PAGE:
Over the past decade, the economic condition of many minorities across the nation, in particular African Americans has worsened. According to a new report by J ohn Logan, a Brown University sociologist and director of the US2010 Project, using census data, most successful African Americans are more likely to have poor neighbors when compared to whites.
- More notable was the observation that these disparities are the largest in big metro areas in the northeast and Midwest — locations where segregation is traditionally high. The mean income for affluent African Americans was defined in the study as earning more than $75,000 an annually. The study reported that this segment of the population most often resides in neighborhoods in which the average lower-income non-Hispanic white household makes less than $40,000 annually.
- Logan, based on the 2005-09 data for the nation’s 384 metropolitan areas suggested that “African Americans who really succeeded live in neighborhoods where people around them have not succeeded to the same extent.”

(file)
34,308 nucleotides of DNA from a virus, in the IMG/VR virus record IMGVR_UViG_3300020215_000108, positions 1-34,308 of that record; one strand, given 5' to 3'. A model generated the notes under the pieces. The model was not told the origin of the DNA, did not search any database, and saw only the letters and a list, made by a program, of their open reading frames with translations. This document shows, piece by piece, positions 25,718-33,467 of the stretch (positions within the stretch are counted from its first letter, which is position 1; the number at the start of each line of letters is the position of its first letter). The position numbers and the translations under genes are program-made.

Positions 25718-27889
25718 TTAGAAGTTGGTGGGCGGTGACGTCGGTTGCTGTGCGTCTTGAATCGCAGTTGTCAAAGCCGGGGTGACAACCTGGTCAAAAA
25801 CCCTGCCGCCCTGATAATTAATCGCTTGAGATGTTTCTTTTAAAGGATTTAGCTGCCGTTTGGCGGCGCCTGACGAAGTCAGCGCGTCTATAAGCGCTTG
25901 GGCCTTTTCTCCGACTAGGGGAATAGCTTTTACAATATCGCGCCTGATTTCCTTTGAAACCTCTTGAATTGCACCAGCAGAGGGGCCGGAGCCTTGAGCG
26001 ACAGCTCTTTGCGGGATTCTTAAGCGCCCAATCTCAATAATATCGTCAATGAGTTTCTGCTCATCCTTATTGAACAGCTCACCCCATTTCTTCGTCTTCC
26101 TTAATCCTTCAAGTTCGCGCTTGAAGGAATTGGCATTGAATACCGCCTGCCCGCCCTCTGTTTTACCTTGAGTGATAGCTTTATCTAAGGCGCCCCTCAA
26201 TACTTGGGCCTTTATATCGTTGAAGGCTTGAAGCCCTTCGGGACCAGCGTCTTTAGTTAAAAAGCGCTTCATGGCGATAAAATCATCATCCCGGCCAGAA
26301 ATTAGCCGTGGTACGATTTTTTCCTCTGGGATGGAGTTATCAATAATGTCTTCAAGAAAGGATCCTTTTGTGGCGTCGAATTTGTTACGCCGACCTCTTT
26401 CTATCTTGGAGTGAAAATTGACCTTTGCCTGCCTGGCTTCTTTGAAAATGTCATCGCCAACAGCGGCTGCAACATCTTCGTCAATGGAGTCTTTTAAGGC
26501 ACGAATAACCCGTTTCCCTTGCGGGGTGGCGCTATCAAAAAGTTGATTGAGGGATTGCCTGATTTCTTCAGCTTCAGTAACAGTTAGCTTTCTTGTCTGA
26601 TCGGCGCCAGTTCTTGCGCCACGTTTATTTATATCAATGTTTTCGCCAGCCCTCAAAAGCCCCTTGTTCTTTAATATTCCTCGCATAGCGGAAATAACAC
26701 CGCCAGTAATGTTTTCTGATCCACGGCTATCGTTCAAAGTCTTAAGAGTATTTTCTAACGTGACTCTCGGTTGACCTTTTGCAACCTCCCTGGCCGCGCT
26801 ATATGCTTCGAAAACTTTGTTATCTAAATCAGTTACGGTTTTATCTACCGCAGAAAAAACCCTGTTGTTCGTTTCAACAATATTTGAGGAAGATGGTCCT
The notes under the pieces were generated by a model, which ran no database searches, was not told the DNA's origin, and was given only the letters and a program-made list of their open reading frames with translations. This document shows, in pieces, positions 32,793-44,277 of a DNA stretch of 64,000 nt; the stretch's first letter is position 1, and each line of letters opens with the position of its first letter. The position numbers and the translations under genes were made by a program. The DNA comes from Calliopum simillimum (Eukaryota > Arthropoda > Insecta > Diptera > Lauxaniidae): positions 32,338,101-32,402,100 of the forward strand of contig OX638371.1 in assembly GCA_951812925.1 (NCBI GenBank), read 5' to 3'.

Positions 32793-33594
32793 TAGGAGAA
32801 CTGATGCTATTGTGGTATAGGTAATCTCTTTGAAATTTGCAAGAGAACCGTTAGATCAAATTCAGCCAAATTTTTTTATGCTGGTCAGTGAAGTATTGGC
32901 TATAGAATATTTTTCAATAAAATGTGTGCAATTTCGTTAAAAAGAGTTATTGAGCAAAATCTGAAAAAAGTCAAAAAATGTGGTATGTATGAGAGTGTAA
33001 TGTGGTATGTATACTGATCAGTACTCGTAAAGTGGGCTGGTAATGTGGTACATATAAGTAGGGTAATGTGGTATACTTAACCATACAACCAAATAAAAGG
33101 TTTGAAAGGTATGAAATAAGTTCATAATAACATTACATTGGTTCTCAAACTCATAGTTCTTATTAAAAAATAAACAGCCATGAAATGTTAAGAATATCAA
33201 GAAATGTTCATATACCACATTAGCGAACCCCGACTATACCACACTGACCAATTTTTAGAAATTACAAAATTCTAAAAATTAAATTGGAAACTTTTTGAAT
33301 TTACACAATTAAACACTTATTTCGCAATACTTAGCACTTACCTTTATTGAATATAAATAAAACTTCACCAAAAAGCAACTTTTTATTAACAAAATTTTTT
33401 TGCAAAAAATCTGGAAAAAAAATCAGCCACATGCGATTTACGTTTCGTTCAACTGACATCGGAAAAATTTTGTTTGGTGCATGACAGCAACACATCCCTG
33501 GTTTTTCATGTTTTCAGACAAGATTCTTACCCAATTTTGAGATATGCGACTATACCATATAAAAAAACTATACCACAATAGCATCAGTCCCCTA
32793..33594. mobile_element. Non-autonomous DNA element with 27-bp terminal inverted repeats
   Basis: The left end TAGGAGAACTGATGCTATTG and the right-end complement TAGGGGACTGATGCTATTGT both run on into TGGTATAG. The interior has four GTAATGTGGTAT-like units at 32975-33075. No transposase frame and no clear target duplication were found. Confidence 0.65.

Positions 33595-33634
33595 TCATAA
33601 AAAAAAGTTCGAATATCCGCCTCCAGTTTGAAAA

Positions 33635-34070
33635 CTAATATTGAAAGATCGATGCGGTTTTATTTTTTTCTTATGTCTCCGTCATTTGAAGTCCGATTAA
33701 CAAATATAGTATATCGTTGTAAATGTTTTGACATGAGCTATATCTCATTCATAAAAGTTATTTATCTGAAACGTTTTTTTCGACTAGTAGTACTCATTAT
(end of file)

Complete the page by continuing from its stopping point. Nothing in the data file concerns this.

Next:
- The average white household lives in neighborhoods that are 8.4 percent poor. But larger metro areas in states hard hit by the housing foreclosure crisis such as Nevada, Florida, Georgia and North Carolina, display a much smaller difference. Logan’s findings conclude that African Americans who are affluent are more exposed to poverty than the average white household in all but two of the top 50 metro areas — Las Vegas and Riverside, Calif.
- The question is whether these housing decisions are by choice, since many African Americans may prefer to live with individuals similar to themselves, or if it is due to economic segregation and practices such as redlining? Regardless, it shows a pattern that has been historically consistent in the annals of U.S. history with respect to race relations. –torrance t. stephens, ph.d.